September 14, 2016 by: Ben Heimsath

For many years a folk art mural of Our Lady of Guadalupe graced the wall of an old laundromat in East Austin. That laundromat is gone - the structure was gutted a couple of years ago. Upgraded and renovated, the property is now home to a trendy restaurant. The name, Launderette, pays homage to its humble predecessor, but otherwise there’s not much connection between the old and the new. But the same mural is still there, or more correctly, almost the same mural.


When a local blogger, Elizabeth Walsh noted the beginning of construction, she immediately worried over the fate of the mural. A construction worker called out to her, “don’t worry – she’s staying.  This wall, and the mural, will stay.” What he didn’t know was the mural would stay, but be completely repainted. Though the main focus is still the central image of Our Lady of Guadalupe, all the surroundings have been changed. The old mural wove in images of the modern cityscape in the background. The artist even slipped in the twin towers with an airplane about to impact. The figures of the Blessed Mother and Juan Diego were diagrammatic and primitive.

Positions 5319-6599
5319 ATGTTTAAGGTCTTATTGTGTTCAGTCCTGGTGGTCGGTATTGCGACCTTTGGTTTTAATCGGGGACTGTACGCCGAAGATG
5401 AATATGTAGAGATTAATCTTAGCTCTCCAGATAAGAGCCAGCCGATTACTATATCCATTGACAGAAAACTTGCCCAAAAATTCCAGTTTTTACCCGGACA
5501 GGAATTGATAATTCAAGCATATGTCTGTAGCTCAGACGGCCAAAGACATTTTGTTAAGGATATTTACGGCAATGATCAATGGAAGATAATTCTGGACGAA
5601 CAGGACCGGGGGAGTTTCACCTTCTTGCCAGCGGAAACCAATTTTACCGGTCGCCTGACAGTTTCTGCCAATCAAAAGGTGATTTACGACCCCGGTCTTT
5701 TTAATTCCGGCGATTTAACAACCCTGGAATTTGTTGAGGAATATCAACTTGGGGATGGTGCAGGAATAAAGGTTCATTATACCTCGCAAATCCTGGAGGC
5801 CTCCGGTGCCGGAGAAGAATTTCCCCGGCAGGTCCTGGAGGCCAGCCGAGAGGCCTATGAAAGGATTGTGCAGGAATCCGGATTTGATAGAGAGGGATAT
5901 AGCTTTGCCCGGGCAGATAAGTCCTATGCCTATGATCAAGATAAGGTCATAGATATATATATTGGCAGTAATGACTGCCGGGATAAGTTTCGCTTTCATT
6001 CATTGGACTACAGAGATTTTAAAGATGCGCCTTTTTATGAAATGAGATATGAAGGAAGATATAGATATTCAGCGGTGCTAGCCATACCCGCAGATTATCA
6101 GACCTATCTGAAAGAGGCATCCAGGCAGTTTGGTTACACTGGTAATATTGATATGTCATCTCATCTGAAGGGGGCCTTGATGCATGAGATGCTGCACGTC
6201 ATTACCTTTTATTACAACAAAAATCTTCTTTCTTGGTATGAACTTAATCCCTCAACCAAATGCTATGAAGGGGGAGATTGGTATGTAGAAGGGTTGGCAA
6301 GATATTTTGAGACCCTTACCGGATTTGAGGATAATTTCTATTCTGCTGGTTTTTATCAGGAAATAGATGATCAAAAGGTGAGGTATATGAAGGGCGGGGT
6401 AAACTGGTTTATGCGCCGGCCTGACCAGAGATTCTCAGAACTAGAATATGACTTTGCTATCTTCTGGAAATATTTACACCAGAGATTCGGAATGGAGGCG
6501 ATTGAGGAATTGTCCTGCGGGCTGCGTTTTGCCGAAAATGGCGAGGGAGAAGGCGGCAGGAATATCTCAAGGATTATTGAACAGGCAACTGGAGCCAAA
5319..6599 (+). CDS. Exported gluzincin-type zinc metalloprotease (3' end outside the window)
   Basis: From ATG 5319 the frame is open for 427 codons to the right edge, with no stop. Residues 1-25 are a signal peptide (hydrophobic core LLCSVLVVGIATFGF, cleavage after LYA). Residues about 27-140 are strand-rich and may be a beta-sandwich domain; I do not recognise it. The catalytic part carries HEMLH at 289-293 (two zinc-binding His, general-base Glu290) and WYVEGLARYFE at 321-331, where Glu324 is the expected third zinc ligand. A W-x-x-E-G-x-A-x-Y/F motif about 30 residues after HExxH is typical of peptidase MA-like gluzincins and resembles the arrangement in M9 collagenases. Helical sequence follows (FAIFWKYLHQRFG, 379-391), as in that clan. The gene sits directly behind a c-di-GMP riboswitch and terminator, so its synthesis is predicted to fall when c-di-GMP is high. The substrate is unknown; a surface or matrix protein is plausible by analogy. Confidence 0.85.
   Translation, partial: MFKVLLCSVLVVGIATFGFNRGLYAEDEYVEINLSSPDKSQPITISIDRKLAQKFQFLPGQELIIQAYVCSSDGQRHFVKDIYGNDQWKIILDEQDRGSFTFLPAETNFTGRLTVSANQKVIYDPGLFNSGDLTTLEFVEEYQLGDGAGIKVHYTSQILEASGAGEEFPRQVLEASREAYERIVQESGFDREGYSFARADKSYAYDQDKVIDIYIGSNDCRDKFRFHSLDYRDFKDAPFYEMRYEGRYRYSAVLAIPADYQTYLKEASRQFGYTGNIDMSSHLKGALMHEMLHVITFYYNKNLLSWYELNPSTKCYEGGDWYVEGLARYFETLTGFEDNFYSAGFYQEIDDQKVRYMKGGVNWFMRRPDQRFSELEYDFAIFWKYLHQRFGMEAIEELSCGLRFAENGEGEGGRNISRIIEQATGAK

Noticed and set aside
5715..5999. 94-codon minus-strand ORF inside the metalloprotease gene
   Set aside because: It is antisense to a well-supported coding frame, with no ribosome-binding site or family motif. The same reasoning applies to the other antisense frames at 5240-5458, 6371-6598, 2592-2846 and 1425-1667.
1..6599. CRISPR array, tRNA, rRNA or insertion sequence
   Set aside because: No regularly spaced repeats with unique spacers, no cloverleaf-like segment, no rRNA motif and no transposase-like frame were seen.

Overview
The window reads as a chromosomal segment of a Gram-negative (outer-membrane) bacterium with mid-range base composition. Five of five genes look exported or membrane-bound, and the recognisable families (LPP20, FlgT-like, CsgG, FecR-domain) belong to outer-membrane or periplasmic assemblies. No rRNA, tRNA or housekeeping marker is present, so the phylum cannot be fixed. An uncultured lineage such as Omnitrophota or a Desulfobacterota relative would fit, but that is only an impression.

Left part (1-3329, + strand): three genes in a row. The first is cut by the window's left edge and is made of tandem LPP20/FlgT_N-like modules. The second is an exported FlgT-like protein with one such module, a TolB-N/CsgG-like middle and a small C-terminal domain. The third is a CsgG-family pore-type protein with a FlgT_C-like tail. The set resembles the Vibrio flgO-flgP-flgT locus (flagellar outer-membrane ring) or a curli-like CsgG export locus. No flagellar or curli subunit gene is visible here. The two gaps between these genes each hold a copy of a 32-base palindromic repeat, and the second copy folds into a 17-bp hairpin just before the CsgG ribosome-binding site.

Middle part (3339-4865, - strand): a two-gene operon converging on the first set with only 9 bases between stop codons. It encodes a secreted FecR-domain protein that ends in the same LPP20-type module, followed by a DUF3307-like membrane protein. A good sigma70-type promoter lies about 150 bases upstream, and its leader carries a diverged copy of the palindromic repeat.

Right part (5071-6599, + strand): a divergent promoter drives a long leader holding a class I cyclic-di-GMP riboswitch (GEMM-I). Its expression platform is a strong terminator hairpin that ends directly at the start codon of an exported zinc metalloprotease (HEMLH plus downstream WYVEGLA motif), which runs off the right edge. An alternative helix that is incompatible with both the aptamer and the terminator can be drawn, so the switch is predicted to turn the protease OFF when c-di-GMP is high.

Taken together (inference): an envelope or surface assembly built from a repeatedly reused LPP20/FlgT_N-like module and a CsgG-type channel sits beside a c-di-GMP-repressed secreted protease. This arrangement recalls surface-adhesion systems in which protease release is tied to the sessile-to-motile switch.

Photos of the KLEEN Laundry and mural are from BARBARA FALCONER NEWHALL's blog.

Repainted with a vibrant color pallet, the new mural is a different piece of artwork. The figures are more expertly rendered with expressions and hand gestures demonstrating the techniques of an experienced artist. But the biggest and perhaps saddest change is the new landscape. The setting is changed completely. The modern cityscape is replaced on the right with oversized images of a colonial town. And on the right, the twin towers are now the distant hills of the Sonoran dessert. So for all its refinements, the new mural isn’t nearly as powerful. It’s become a piece of nostalgia, a gesture to the past, like the restaurant’s name, but having very little to do with the community that was there before.


Our Lady of Guadalupe Mural, Launderette, 2115 Holly St, Austin, Texas  

Memorial/ Liturgical Arts/ Sacred Symbols